Estherville Daily News from Estherville, Iowa on January 24, 1973 · Page 6
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January 24, 1973

Estherville Daily News from Estherville, Iowa · Page 6

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Estherville, Iowa
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Wednesday, January 24, 1973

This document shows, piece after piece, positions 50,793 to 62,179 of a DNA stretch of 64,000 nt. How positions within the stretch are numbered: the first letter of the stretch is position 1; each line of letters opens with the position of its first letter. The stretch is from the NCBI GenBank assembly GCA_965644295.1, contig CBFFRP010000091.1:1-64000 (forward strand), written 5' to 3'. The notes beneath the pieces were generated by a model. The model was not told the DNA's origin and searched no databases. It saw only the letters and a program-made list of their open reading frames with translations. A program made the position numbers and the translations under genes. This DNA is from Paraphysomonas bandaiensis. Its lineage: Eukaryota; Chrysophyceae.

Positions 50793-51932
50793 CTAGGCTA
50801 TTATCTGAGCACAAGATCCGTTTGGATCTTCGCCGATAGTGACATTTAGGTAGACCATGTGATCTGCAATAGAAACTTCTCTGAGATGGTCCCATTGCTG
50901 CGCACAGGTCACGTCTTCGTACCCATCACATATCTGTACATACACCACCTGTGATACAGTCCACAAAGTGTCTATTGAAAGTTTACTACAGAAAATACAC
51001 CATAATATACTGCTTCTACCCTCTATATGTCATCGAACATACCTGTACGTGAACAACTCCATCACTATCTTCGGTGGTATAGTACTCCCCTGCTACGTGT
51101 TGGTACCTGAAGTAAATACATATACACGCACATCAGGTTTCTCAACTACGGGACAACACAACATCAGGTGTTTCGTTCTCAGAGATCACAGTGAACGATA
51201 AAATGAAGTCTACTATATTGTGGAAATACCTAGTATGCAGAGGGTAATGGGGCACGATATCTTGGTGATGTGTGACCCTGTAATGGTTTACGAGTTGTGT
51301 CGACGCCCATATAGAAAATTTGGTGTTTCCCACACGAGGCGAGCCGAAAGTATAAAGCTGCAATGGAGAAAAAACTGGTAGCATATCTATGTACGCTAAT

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Lost Touch With the People ESTHERVILLE DAILY NEWS, WED., JAN. 24, 1973 Page 5 President Johnson Fit No Stereotypes By THE ASSOCIATED PRESS Almost from the day he was born, it seemed, Lyndon Baines Johnson had the makings of a president—right alongside those elements that would contribute to the breaking of a president. The story of his life could be told in such paradox. Perhaps his wife, Lady Bird, put it best, years later. Recalling her first encounter with the impetuous young Texan, she said: "I knew I had met something remarkable, but I didn't know quite what." Millions understand now what she meant. Remarkable? Indeed. No one who chanced into that swirling, magnetic orbit could forget the experience. Lyndon Baines Johnson exuded a raw, frontier kind of strength; physically and psychologically, he overwhelmed. Understanding Apart from his mentor, Franklin D. Roosevelt, perhaps no other public man in this century—not even John F. Kennedy, whose elegant ghost haunted Johnson to the end- understood so well the sources of power in the world's most powerful capital—or knew, in LBJ's idiom, which button to mash, and how hard, to make things happen. That this talent, "the Johnson treatment," availed him little at the end did not diminish its impressiveness while it worked. Lady Bird was right on another count, too. From the moment he set foot in Washington in as a congressional secretary to the moment he flew back to Texas in 1969 after relinquishing the presidency, nobody really knew quite what Wallingford Lyndon Johnson was He was a study tradictions. _-• all about, in con- Not Orthodox He was from the South, but no orthodox Southerner; from Texas, but not the stereotyped Texan; harsh and domineering with subordinates, yet capable of great kindness; a Democrat's Democrat, but no ideologue. He could be eloquent and moving and persuasive in one moment, and orate like a man dictating to a stonecutter in the next. He could be open, ingratiating, simple, transparent. And he could be fiercely secretive, offensive, jealous, and enormously complex. Johnson whipped through Congress more civil rights legislation than any president in history. Yet when he left the presidency, the nation's racial divisions were deeper than ever. No president spent as much money and forged as much legislation to improve the quality of education. But at the end, the students and intellectuals were shouting for his scalp. Regrouped He pulled the country together when it was stumbling about in a daze after John Kennedy's murder. A year later the people were shouting "All the way with LBJ" and he won election in his own right by the biggest landslide in history to that time. But by 1968 the shouts in some antiwar quarters had turned to "Hey, Hey, LBJ, how many kids did you kill today?" and his land was plagued by the greatest divisiveness since the Civil War. There probably were more people out in the country like him than like his predecessor. Johnson was purely and aggressively American—a true frontier president in the tradition of Andy Jackson. But in the final Judgment of his countrymen, it simply was not the time for a meat-and-potatoes man. Nor was it the time for Johnson's consensus politics— "There's got to be some common meeting ground for everyone." That may well have been the remedy the nation needed; it was not what the nation wanted. Fell to Mob "In a sense," liberal Democrat Daniel P. Moynihan told Richard Nixon a year later, Lyndon Johnson "was the first American president to be toppled by a mob. No matter that it was a mob of college professors, millionaires, ilower children, and Radcliffe girls. It was a mob that by early 1968 had effectively physically separated the presidency from the people." And it happened to a man who had told the nation in 1965, in perhaps his most eloquent and memorable address: "I want to be the president who helped to end hatred among his fellow men and who promoted love among the people of all races and all regions and all parties. "I want to be the president who helped to end war among the brothers of this earth." It was not to be. The currents of the 1960s were running strong, if silent, well before Lyndon B. Johnson took the oath on that nightmarish Nov. 22, 1963. And later, reflectively, he said it simply was not given to him to lead the country out of itself. Feelings He referred to his manner, his style, and said he was handicapped by "a general inability to stimulate, inspire, and unite all the people of the country, which I think is an essential function of the presidency. "I have never really believed that I was the man to do that particular job ... I never really felt that with all of my experience and my training and whatever expertise I had in 35 years of public service, that in the last analysis the people of every section would say, 'You tell us where to go and we'll go.' I just never did believe that. ..." From the beginning, he was bedeviled by the word "style." He was a Texan in a city that had shed much of its Southern- ness and blended in with the East coast; a city that had made Jack Kennedy's Harvard accent its symbol, that reacted to the sudden new drawl as to scratching on a blackboard. Deemed Critics He deemed his critics snobs. Sam Houston Johnson wrote in his book "My Brother Lyndon": "I'm afraid that any politicians from the Deep South or Southwest (including my brother) are frequently damned by Northern liberals from the moment they open their mouths. They might be saying and thinking the same damned thing as some Harvard-educated congressman from the East, but they'll never get credit for it. "It's all-out snobbism against an accent, a mode of expression, a way of dressing, a way of eating—against a whole manner of living. I have even heard my brother's family ridiculed because they didn't have a fancy French chef in the White House kitchen, as if eating snails in garlic sauce will make you more civilized and human than eating plain meat and potatoes." So Washington gossiped and giggled about a president who had a soft-drink button installed in the Cabinet room and mispronounced the name of the drink; who expressed himself, privately, in the earthiest of barnyard analogy; who hollered down from the White House balcony to reporters to come see a real live poet, Carl Sandburg; who pointed to his daughter's loose-fitting dress and told his visitors it didn't mean what they thought; who pleaded with strike negotiators, late at night, to get it over with because "Lady Bird is waiting"; who engaged in staff conferences from the bathroom; who tore around the ranch at 90 miles an hour with a beer in his hand (and no vice president to succeed him); who hiked up his shirt to show the world his new surgical scar. Politics For Johnson, politics was all there was. It was work, rest, recreation. Movies, theater, games, small talk—they all bored him. He might go for a boat ride on the" Potomac or on Lake Lyndon B. Johnson—but the company, and the talk, were political. Wheedling a vote, or trying to hire a staff man, or coaxing someone into the administration, Johnson could turn the famous treatment on full blast His hand pawed at his victim's arm as he stood chest to chest, his face literally on top of the other man's, his voice soft and cajoling, his eyes widening and scrunching up and occasionally welling with tears. He devoured single persons and small groups and usually got what he wanted. It worked for decades with senators, employes, prospective appointees, union men, friends, and even some foes. But in the end, it wasn't enough to persuade a nation. Sevatsons Host Sunday Dinner Mr. and Mrs. L. G. Sevatson Beth, Armstrong, GrandmaSkow, Helene Husby, Mr. and Mrs. entertained at Sunday dinner his and Adelia Wolden. Sherm Gunderson were Sunday sister, Lena Sevatson, Mildred Mr. and Mrs. Norman Rouse dinner guests in the Gary Gun- and Linda Martinson, Mr. and and family, Spirit Lake^visited r derspn, home,,!to observe Mark's Mrs, Bob Peterson, Gary and Saturday in the Rodney Hanson fifth birthday. Mrs. Lot bio and K^fcir,,.jui t of,Esftery^ie; r Mr.,;hflme.' i ,; r"';"- ;. . '' ' ' ' and Mrs. John Battle, Amy and . Mrs. Henry ' Lofblom,'Mrs. ;-., V] Graettinger Plan Florida Vacation Mrs. Harold Brobst and Floyd Brobst will leave Jan. 27for Omaha where they will board a plane for Milton, Fla., to spend the winter months visiting at the home of Mr. and Mrs. Earl (Shorty) Brobst. Recent guests of Mr. and Mrs. Robert Carter Sr. included Mr. and Mrs. Robert L. Jensen, Minneapolis; Ronald Jensen, Atlanta, Ga.; Malcom Jensen, La Paz, Bolivia; Krlsten Jensen, Mankato; Kritine Osnes, Madelia, Minn. They had come to attend the funeral services for their mother and grandmother. Twila Nelson, daughter of Mr. and Mrs. Loren Nelson, Graettinger, is supervisor cashier and trains secretaries for International Telegraph and Telephone in Orlando, Fla. She is a graduate PUBLIC NOTICE IN THE DISTRICT COURT OF THE STATE OF IOWA IN AND FOR EMMET COUNTY IN THE MATTER OF THE ESTATE OF Sam Bondhus, Deceased. PROBATE NO. 5083 NOTICE OF PROOF OF WILL WITHOUT ADMINISTRATION TO ALL PERSONS INTERESTED IN THE ESTATE OF Sam Bondhus Deceased: You are hereby notified that on the 11th day of January, 1973, the last will of Sam Bondhus, deceased, bearing date the 8th day of April, 1969, was admitted to probate in the above named court and there will be no present administration of the estate. of Graettinger High School and of Mankato Commercial College and was employed Throp Credit Inc., a division of ITT. She left for Florida Jan. 15. Officer Dies AMES, Iowa (AP)-Dr. Keith McNurlen, 53, Ames dentist and veteran member of the Iowa Conservation Commission, died unexpectedly here Tuesday. Dr. McNurlen was driving his car near the Iowa State University campus when he suffered an apparent heart attack. He had been a member of the commission since 1965. Mrs. Husby. are his great-grandmothers. Mr. and Mrs. Rodney Hansen have received the following address for their son*. Private Hansen, Wendell D. 483-72-6866, PLT 1149, C. Co. 1st B T b. n. MCRD San Diego, 92140. He is in basic training and expects to get his first leave in March. Hansen was inducted into the Marine Corps on Nov. 29. Mr. and Mrs. Clifford Egeland and family moved to the former Maggie Herum house in Wallingford from Estherville. Clifford took his father, Amos Egeland, to Rochester Monday morning for medical attention. Mr. and Mrs. Marvin Egeland and family left for Fairbanks, Alaska, where he will be stationed in Service. They expected to arrive by Jan. 21. Mr. and Mrs. Bernard Osher, Susan and Paul, Mr. and Mrs. Amos Egeland were recent dinner guests in the Dora Refsell home. FREE | EDEC 50 Extra Estherville | frit EC Thrift Stamps | { With $3 cash purchase & this coupon ••••• # Expires Wed., Jan. 31 lUM * { Limit 1 coupon per car rvt^*! * f Open 7:00 a.m. to 9:00 p.m. jjj ^gJ * We Honor all Approved Credit Cards MHM g HAMMOND OIL CO. t£S2r f ***************** . GREEN STAMPS { I With $2.00 or More Purchase and This mmmmm I { Coupon Good Thru Wed., Jan. 31 I ife/fl I iOne Coupon Per Car Per Week Please) A { BRINK OIL CO. ^\ You are further notified that " 1619 Central Ave.-Phone 362-9006 - Estherville J any action to set aside said j All Credit Cords-Open 6:30 a.m. to 11:00 p.m. | will must be brought in the dis- — — — — — —— — — ~~- trict court of said county within one year from the date of the second publication of this notice or any such action thereafter will be forever barred. \ Dated this 11th day of January, 1973. Mary Petersen Clerk of the District Court By: Dorothy Welton, Deputy SEAL : Anderson & Pelzer Attorneys for said Estate Date of second publication 24 day of January, 1973. (Jan. 17, 24, 1973) ******************************* * * * t * DM IMF ESTHERVILLE l/UUDLE THRIFT STAMPS With Purchase of S2.00 Or More And This Coupon Thurs., Fri., Sat. - Jan. 25, 26. 27 J Not Good On Charges Or # Contract Accounts. f COAST TO COAST STORE ******************************* * * FREE PRESCRIPTION DELIVERY — THRIFT STAMPS WITH EVERY PURCHASE' Be ESTHERVILLE DRUG PRESCRIPTION SPECIALISTS OPEN 9 TO 6 DAILY SUNDAYS 10 TO 12 — THURSDAYS'9 TO 9 WEDNESDAY THRU SATURDAY SPECIALS! QUANTITY RIGHTS RESERVED HEET GAS LINE ANTI-FREEZE CANS Hamilton Beach BLENDER Model 616G $24.88 List 33% OFF List Price ON ALL COLOR FILM PROCESSING COLOR SLIDES-MOVIES-COLOR PRINTS Compare Our Prices! Deluxe Silk Finish Don't Accept Less Than Our Quality. (Except Black & White, 8 x 10 Enlargements, Special Kodak Work and Special Orders) 2 DAY SERVICE Jet 10-Oz PLASTIC TUMBLERS - $ M Pkgs. ANACIN Stereo 8-Track CARTRIDGE TAPES OOUHR THURS.-FRI.-SAT. January 25, 26, 27 Desert Flower HAND ft BODY LOTION $2.50 List 8-0z. Size 100's Scotch HAIR SET TAPE Fnr ^ 69* List PREPARATION H SUPPOSITORIES All 10$ CANDY BARS Lady Sunbeam QUICK MIST HAIR CURLER $19.95 List Model HC 200 Curity 94* List 300's I 50 ESTHERVILLE I THRIFT STAMPS I With This Coupon and Purchase' of $5.00 or More. Wednesday Thru Saturday January 24, 25, 26, 27 _ Not Good On Advertised Specials Good On Cash Purchases Only! NOT GOOD ON DELIVERIES . ESTHERVILLE DIUG CO. I I I I -1